Sarcocystis (Rice Breast) in Waterfowl & What To Do With It



I was stoked, my first banded duck, a plump drake mallard who I considered mounting but decided I’d rather eat instead. However, when I peeled back the skin to breast the bird, I was confronted with hundreds of white “things” running with the grain of the drake’s meat. It was sarcocystis or “rice breast” and it was the first time I’d seen it. Unfortunately, since that day and especially since my relocation to Wyoming I see it very often.


In fact, out of a two man limit of birds just last weekend, five mallards had it, two only slightly and three were positively riddled! What's even more interesting is that this year, sarcocystis has been showing up in both elk and deer here in Wyoming and the WYGFD has been suggesting the meat be disposed of in both big game and waterfowl even though infected meat can be eaten when cooked to the consistency of boot leather.


What is Sarcocystis or Rice Breast? Rice Breast is caused by the cyst stage of the protozoan parasite, Sarcocystis SPP. The parasite’s life cycle requires a pair of hosts. First a carnivore who ingests infected meat and whose intestines serve as a host for the parasite to mature and pass eggs through the carnivore’s feces. Second, an incubatory host for the eggs, ducks, deer, elk, etc., who consume the eggs which are then hatched and the mature parasite travels through the host’s tissues to settle in skeletal muscles, like the breasts of ducks. Finally, when the Rice Breast host dies and another carnivore consumes the meat the cycle begins again.


Sounds like something from Science Fiction but as is usually the case, real life is stranger than fiction. The questions remaining are, “Is this dangerous to humans?” and “Can I still eat the meat?” Well, that’s where things get sticky but the short answers are, No and Yes.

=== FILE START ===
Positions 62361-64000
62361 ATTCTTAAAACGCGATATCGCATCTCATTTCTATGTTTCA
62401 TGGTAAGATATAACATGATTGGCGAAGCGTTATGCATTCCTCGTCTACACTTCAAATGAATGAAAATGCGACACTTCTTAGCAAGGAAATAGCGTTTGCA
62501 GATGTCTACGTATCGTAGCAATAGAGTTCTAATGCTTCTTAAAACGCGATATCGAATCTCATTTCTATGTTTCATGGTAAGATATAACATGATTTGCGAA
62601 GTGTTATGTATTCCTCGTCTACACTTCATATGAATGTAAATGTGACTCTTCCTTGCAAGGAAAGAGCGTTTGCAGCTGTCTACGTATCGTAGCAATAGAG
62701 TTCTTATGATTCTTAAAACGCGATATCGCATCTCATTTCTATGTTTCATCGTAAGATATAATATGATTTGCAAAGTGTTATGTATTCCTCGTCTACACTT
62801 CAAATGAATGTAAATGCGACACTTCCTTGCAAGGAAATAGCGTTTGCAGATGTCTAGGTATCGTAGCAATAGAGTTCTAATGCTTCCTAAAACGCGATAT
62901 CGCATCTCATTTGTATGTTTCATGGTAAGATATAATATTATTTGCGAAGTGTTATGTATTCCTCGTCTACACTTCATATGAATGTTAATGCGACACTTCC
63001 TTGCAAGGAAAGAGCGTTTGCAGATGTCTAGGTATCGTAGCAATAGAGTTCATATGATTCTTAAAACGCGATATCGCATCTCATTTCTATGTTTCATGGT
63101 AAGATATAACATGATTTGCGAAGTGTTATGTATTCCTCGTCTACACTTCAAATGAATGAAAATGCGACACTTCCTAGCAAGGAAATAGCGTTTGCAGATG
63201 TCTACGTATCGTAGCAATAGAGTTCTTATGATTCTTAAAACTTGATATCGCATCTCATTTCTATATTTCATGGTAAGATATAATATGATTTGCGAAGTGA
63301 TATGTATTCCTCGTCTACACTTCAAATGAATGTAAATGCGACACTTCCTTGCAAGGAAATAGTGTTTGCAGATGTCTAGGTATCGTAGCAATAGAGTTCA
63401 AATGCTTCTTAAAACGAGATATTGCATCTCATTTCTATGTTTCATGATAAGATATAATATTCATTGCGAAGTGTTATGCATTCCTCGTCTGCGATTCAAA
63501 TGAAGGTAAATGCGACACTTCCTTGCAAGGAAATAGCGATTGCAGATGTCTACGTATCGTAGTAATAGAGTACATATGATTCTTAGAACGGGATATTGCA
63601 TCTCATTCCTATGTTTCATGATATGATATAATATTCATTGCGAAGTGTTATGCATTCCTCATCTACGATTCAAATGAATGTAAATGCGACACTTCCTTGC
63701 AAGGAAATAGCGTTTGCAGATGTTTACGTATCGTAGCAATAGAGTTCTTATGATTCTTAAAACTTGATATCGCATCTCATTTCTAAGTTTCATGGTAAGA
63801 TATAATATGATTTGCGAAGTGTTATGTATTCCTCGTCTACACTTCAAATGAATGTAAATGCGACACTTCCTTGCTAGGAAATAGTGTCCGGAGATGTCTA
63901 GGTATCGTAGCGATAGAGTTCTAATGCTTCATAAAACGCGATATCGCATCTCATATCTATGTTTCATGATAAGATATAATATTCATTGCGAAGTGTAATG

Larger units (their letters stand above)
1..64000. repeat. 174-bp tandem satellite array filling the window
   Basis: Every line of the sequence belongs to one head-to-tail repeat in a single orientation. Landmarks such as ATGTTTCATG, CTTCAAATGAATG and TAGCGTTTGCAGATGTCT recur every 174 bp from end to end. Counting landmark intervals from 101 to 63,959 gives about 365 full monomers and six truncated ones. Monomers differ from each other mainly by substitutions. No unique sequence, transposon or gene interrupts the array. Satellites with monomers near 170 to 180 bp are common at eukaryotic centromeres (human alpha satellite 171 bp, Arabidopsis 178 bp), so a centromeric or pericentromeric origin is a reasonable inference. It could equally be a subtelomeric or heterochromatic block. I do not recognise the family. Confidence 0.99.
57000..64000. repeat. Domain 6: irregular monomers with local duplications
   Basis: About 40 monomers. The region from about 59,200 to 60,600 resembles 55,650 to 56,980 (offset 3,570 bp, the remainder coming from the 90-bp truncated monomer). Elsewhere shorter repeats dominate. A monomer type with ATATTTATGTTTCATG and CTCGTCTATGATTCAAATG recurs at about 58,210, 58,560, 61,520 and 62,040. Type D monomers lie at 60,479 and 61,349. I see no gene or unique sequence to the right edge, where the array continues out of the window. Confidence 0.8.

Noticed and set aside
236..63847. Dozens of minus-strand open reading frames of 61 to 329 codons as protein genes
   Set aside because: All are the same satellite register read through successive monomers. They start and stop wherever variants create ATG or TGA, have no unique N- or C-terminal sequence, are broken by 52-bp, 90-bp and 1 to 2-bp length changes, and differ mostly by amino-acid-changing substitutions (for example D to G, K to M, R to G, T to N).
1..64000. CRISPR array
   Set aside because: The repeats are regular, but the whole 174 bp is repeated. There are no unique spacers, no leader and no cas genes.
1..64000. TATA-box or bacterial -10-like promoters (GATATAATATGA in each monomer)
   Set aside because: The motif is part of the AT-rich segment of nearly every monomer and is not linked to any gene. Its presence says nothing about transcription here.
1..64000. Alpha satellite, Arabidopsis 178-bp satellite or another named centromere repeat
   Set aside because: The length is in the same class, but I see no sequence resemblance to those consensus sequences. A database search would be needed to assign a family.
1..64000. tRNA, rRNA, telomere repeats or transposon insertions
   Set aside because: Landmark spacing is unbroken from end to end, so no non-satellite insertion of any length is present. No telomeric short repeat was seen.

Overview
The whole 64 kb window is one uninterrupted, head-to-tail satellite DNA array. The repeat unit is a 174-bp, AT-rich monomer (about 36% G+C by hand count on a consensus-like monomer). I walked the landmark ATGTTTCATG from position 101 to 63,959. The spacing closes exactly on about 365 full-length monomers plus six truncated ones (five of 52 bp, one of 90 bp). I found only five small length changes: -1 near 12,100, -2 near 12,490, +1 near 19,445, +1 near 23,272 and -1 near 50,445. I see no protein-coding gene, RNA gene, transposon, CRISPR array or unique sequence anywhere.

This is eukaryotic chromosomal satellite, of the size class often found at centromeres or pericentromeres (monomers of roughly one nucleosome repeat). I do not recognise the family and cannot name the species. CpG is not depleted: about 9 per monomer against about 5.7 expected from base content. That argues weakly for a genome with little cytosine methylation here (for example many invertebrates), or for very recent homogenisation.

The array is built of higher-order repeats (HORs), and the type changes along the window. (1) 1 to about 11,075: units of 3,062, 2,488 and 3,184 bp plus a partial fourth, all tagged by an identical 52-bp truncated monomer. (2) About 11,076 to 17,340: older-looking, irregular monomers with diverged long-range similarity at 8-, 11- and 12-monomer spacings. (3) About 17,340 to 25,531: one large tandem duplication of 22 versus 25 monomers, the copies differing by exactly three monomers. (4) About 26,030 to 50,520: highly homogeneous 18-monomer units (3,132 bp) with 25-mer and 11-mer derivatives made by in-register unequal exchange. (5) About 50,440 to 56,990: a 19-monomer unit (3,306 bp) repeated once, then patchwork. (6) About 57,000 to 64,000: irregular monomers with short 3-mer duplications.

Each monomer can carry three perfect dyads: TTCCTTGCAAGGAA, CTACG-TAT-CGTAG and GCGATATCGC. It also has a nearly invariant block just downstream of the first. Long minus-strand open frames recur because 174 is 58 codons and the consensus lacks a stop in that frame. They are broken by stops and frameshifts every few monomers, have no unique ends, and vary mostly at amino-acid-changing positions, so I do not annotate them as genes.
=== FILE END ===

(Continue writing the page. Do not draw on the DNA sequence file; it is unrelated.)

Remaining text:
Sarcocystis has not proven to negatively affect carnivores (humans) as it passes through the body through the intestines. However, I for one don’t want those little suckers in my guts and so I either don’t eat infected meat or follow the recommended cooking guidelines which are cooking meat to an internal temperature of 150-160 degrees Fahrenheit for 15 minutes and freezing to -4 degrees Fahrenheit. That means eating well done duck and while it rules out a nice medium rare grilled duck breast, making jerky, snack sticks and salami is still an option for infected meat. Ultimately, it’s your call on what to do but checking with your state’s game and fish agency for guidance is the best idea.


There are areas of the country where Rice Breast is more prevalent than others. I’d only seen it one time in the Mississippi Valley Flyway but since moving to the far western side of the Central Flyway, I see it in almost every single limit of birds I shoot. In fact, it’s rare for me to get five uninfected mallards. Last year the incidence was low for me but so far this year it’s very high and I’m no biologist but I’m betting that the protozoan is more prevalent in drought years, such as this one, as the number of diseased animals being consumed by carnivores are concentrated around what little water there is, condensing the protozoan’s range.



One thing is certain, if you haven’t seen Rice Breast, you will and hopefully now you’ll be able to understand it and have an idea of what to do with infected meat.


Sources

https://idfg.idaho.gov/conservation/wildlife-health/sarcocystis-rice-breast

https://www.realtree.com/the-duck-blog/what-the-heck-is-rice-breast-in-ducks


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